create: true
namespaced: true
namespaces:
- dev
- staging

This can then be installed via:

bash
helm install traffic-manager --namespace staging datawire/telepresence -f ./values.yaml

NOTE Do not install namespace-scoped Traffic Managers and a global Traffic Manager in the same cluster, as it could have unexpected effects.

Namespace collision detection

The Telepresence Helm chart will try to prevent namespace-scoped Traffic Managers from managing the same namespaces. It will do this by creating a ConfigMap, called traffic-manager-claim, in each namespace that a given install manages.

So, for example, suppose you install one Traffic Manager to manage namespaces dev and staging, as:

bash
helm install traffic-manager --namespace dev datawire/telepresence --set 'managerRbac.namespaced=true' --set 'managerRbac.namespaces={dev,staging}'

You might then attempt to install another Traffic Manager to manage namespaces staging and prod:

bash
helm install traffic-manager --namespace prod datawire/telepresence --set 'managerRbac.namespaced=true' --set 'managerRbac.namespaces={staging,prod}'

This would fail with an error:

shell
Error: rendered manifests contain a resource that already exists. Unable to continue with install: ConfigMap "traffic-manager-claim" in namespace "staging" exists and cannot be imported into the current release: invalid ownership metadata; annotation validation error: key "meta.helm.sh/release-namespace" must equal "prod": current value is "dev"

To fix this error, fix the overlap either by removing staging from the first install, or from the second.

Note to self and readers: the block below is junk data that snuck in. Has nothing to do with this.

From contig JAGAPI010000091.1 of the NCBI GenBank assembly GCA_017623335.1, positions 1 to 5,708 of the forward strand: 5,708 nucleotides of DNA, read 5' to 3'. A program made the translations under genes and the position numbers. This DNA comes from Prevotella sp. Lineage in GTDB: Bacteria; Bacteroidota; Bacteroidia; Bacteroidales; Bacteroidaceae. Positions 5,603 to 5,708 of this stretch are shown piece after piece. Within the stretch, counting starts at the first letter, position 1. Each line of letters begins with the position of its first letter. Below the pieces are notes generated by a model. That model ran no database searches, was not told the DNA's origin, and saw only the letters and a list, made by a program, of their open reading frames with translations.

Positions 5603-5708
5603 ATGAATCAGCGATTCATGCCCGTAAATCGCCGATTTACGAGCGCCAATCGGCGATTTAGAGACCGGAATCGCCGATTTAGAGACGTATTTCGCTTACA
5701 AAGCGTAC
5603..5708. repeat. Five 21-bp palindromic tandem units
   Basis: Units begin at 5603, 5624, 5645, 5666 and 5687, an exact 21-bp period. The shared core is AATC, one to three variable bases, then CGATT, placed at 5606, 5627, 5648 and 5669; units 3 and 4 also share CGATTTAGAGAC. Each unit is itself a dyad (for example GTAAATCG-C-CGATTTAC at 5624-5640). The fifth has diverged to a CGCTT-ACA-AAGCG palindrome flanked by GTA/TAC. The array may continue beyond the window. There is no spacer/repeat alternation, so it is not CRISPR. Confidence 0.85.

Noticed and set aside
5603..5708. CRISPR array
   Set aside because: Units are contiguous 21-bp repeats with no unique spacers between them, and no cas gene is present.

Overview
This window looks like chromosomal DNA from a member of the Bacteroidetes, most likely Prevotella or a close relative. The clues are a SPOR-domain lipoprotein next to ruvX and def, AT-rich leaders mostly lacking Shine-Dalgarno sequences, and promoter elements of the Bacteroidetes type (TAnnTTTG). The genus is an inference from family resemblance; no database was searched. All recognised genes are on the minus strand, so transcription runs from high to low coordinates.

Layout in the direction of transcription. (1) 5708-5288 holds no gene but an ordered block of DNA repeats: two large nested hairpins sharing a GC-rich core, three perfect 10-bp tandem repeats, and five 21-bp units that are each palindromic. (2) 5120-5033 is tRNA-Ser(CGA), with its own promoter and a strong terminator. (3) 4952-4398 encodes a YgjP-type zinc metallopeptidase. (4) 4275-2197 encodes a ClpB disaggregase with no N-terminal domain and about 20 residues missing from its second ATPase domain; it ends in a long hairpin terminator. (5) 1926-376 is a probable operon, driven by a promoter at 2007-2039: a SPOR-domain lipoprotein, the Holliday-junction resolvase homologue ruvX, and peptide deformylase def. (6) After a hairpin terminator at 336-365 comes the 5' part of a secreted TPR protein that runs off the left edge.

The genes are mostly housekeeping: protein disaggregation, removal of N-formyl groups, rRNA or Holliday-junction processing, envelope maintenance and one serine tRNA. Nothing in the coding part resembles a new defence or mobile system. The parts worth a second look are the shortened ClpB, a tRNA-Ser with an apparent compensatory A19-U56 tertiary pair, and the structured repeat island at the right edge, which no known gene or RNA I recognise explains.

Namespace scoped user permissions

Optionally, you can also configure user rbac to be scoped to the same namespaces as the manager itself. You might want to do this if you don't give your users permissions throughout the cluster, and want to make sure they only have the minimum set required to perform telepresence commands on certain namespaces.

Continuing with the dev and staging example from the previous section, simply add the following to values.yaml (make sure you set the subjects!):

yaml
clientRbac:
create: true
# These are the users or groups to which the user rbac will be bound.
# This MUST be set.
subjects: {}
# - kind: User
# name: jane
# apiGroup: rbac.authorization.k8s.io
namespaced: true
namespaces:
- dev
- staging

Namespace-scoped webhook

If you wish to use the traffic-manager's mutating webhook with a namespace-scoped traffic manager, you will have to ensure that each namespace has an app.kubernetes.io/name label that is identical to its name:

yaml
apiVersion: v1
kind: Namespace
metadata:
name: staging
labels:
app.kubernetes.io/name: staging

You can also use kubectl label to add the label to an existing namespace, e.g.:

shell
kubectl label namespace staging app.kubernetes.io/name=staging

This is required because the mutating webhook will use the name label to find namespaces to operate on.

NOTE This labelling happens automatically in kubernetes >= 1.21.

Installing RBAC only

Telepresence Traffic Manager does require some RBAC for the traffic-manager deployment itself, as well as for users. To make it easier for operators to introspect / manage RBAC separately, you can use rbac.only=true to only create the rbac-related objects. Additionally, you can use clientRbac.create=true and managerRbac.create=true to toggle which subset(s) of RBAC objects you wish to create.